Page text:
Davison Finds Answers During Fast Start

By Paul Costanzo
Special for MHSAA.com

September 11, 2019

It would have made sense if this were a transition year for Davison football.

The Cardinals have just six seniors on this season’s team, four returning starters on defense and five on offense – including two who were playing different positions last fall – and graduated 2018 Flint Area Player of the Year, quarterback Cannon Hall.

As expected, after two games, Davison is … possibly better than a year ago?

The Cardinals, who finished 7-3 last season, are tied at No. 6 in the latest Associated Press Division 1 poll, sitting at 2-0 with big wins against Fenton (54-27) and Bay City Western (69-13). And nobody in the locker room is surprised by it.

“I feel like all of the work we put in the offseason as a group, we kind of expected this outcome,” junior quarterback Brendan Sullivan said. “The mindset that we have at Davison is that no one is going to outwork us. And that work we put in during the offseason gave us confidence coming into the season.”

Sullivan is a major reason for the Cardinals’ early-season success. The quarterback-turned-receiver-turned-quarterback has thrown for 547 yards and nine touchdowns over two weeks. In Week 2, Sullivan threw for 283 yards and five touchdowns – all during the first half.

While those outside the program wondered how the production of Hall would be replaced, the people inside were confident Sullivan was up to the job.

“In 14 years of coaching, he’s the best quarterback I’ve ever been around,” Davison coach Jake Weingartz said. “Last year, he started at wideout for us, and he was all-league at that. This year, he’s worked very hard in the offseason. We knew how good he was, and obviously other people probably did not. He’s not just a thrower, either. We haven’t had to run him a lot, but in Week 1, he carried it for 80 yards and a touchdown.”

Weingartz believes Sullivan is a Power 5 conference Division I college prospect, and notes that his current lack of offers comes from the fact he hadn’t been a varsity starter at the position until this season. The 6-foot-4, 190-pounder does hold a basketball offer from Saginaw Valley State.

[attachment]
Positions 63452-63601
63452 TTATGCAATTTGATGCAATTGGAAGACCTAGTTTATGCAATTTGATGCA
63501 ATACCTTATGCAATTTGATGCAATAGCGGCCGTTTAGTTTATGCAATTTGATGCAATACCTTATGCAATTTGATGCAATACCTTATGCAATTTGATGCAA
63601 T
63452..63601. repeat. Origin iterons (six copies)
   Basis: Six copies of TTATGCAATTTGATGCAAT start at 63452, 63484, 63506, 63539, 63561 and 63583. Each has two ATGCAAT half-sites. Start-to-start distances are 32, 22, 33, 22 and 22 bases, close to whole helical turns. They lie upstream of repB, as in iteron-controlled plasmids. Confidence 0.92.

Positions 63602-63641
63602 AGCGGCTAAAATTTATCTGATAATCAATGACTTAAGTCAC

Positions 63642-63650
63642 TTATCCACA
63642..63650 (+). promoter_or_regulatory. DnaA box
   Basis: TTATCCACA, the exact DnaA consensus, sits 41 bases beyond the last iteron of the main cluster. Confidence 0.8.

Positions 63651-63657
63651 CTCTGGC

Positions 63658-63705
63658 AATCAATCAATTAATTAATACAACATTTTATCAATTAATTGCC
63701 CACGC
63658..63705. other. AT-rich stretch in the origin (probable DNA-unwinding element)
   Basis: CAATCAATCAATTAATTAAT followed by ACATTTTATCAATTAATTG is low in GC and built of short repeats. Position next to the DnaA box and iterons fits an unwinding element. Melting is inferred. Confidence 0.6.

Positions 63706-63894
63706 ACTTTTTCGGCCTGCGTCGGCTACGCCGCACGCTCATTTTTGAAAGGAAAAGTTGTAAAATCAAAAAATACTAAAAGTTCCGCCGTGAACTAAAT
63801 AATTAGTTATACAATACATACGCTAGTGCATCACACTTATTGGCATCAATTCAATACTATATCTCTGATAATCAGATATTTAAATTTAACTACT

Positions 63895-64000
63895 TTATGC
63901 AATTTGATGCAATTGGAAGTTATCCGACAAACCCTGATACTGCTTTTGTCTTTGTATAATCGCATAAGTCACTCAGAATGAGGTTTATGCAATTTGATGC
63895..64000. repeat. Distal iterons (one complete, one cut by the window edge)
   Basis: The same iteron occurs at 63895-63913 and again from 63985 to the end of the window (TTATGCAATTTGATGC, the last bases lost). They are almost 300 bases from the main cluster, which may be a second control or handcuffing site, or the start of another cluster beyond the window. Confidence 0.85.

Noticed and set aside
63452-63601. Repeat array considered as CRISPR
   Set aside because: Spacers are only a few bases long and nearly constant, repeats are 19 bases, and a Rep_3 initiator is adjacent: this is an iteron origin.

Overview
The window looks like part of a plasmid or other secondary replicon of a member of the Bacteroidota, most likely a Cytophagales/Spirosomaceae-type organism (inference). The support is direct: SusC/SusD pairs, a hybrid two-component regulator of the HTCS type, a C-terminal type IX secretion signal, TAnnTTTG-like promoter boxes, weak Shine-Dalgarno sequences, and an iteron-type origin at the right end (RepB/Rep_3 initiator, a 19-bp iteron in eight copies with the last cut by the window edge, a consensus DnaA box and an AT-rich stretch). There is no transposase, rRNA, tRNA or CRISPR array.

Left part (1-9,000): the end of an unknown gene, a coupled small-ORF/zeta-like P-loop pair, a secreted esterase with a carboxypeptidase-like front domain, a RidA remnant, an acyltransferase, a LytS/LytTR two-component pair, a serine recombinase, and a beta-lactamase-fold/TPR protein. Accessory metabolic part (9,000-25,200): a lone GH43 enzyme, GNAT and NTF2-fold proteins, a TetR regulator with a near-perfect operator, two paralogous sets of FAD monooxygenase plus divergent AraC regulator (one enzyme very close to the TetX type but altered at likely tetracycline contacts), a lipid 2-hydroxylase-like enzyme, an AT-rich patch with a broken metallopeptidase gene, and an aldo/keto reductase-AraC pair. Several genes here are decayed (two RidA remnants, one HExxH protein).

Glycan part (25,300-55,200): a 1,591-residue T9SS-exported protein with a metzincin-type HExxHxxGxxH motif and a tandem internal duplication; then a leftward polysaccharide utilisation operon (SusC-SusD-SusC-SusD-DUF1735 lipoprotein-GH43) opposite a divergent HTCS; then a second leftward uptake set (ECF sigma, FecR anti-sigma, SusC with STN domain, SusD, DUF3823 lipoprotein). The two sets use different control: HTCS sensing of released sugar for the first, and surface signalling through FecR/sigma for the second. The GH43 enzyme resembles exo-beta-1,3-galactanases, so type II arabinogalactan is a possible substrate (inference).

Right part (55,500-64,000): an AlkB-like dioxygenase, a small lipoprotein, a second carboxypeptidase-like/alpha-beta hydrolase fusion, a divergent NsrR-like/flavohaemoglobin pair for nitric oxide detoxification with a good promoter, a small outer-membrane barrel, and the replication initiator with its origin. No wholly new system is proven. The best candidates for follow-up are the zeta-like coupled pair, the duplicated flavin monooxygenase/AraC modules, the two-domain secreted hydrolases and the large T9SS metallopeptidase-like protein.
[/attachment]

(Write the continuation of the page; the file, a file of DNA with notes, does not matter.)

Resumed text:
“It’s crazy to see how he doesn’t have any offers,” said Davison senior linebacker Logan Pasko, who is committed to Youngstown State. “He brings the passing aspect to the offense. Cannon was a good thrower, but (Sullivan) really brings accuracy and a deep threat. If he was a Madden player, he’d be 99 overall.”

Sullivan’s favorite target this season has been Latrell Fordham, who has caught 10 passes for 248 yards and five touchdowns to lead the team. Sullivan has spread it out, though, as he’s completed passes to seven receivers. A.J. Terry (two), Gabe Smith and Payton Pizzala have each caught a touchdown pass.

“I think it’s very hard to defend us,” Sullivan said. “I can pick which receiver to throw to every play, and the running backs we have are just studs. We’re hard to defend at every level. It makes it easier when you have receivers you can trust and a running back you can trust.”

The Cardinals are averaging 230.5 yards per game on the ground, led by Caleb Smith (145 yards, two TDs) and Carter Cryderman (121 yards, 1 TD). They’re running behind a completely retooled offensive line, which was another major question mark coming into the season that appears to have been answered.

Junior Lucas Edgar is the only returning starter on the line, and he moved from tackle to left guard. He’s joined up front by sophomore Isaac Norton, junior CJ Brady, senior Cam Hunt and junior Yousef Dukuly. The group still has work to do, but has impressed thus far.

“Obviously, they’re all really young, and we have a lot to improve on, which is exciting for our staff to know that group has only played two games together,” Weingartz said. “Essentially, they’ve really only played two halves of football.”

With just six seniors, the other lingering question about the Cardinals would have been leadership, but that’s been handled as well.

“(The junior class has) been pretty strong, but all credit to those six seniors leading that class and leading us to where we are right now,” Sullivan said.